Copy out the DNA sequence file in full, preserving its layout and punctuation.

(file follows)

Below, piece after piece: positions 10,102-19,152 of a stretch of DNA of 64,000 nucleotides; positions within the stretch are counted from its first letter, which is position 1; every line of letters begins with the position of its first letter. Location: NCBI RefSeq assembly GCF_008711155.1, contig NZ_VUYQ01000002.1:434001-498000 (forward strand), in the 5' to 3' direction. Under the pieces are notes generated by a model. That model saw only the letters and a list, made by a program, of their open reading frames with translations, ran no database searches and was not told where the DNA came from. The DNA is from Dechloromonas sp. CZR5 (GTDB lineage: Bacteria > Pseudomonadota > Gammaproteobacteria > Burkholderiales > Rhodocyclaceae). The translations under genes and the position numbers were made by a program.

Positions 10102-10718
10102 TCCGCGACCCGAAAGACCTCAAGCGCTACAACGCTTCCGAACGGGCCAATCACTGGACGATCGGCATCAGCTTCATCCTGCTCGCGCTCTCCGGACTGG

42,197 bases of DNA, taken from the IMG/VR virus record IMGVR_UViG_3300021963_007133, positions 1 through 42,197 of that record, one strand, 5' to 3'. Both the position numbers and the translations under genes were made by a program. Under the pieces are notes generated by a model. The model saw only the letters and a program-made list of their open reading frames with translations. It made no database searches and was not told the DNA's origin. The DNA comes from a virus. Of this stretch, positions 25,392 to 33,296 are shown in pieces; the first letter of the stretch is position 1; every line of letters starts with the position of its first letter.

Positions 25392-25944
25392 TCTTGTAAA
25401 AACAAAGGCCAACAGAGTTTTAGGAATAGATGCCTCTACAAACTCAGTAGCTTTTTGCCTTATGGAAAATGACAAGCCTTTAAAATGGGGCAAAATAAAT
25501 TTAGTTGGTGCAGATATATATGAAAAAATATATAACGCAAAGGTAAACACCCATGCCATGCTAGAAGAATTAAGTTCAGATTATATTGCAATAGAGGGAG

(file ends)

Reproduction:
Below, piece after piece: positions 10,102-19,152 of a stretch of DNA of 64,000 nucleotides; positions within the stretch are counted from its first letter, which is position 1; every line of letters begins with the position of its first letter. Location: NCBI RefSeq assembly GCF_008711155.1, contig NZ_VUYQ01000002.1:434001-498000 (forward strand), in the 5' to 3' direction. Under the pieces are notes generated by a model. That model saw only the letters and a list, made by a program, of their open reading frames with translations, ran no database searches and was not told where the DNA came from. The DNA is from Dechloromonas sp. CZR5 (GTDB lineage: Bacteria > Pseudomonadota > Gammaproteobacteria > Burkholderiales > Rhodocyclaceae). The translations under genes and the position numbers were made by a program.

Positions 10102-10718
10102 TCCGCGACCCGAAAGACCTCAAGCGCTACAACGCTTCCGAACGGGCCAATCACTGGACGATCGGCATCAGCTTCATCCTGCTCGCGCTCTCCGGACTGG

42,197 bases of DNA, taken from the IMG/VR virus record IMGVR_UViG_3300021963_007133, positions 1 through 42,197 of that record, one strand, 5' to 3'. Both the position numbers and the translations under genes were made by a program. Under the pieces are notes generated by a model. The model saw only the letters and a program-made list of their open reading frames with translations. It made no database searches and was not told the DNA's origin. The DNA comes from a virus. Of this stretch, positions 25,392 to 33,296 are shown in pieces; the first letter of the stretch is position 1; every line of letters starts with the position of its first letter.

Positions 25392-25944
25392 TCTTGTAAA
25401 AACAAAGGCCAACAGAGTTTTAGGAATAGATGCCTCTACAAACTCAGTAGCTTTTTGCCTTATGGAAAATGACAAGCCTTTAAAATGGGGCAAAATAAAT
25501 TTAGTTGGTGCAGATATATATGAAAAAATATATAACGCAAAGGTAAACACCCATGCCATGCTAGAAGAATTAAGTTCAGATTATATTGCAATAGAGGGAG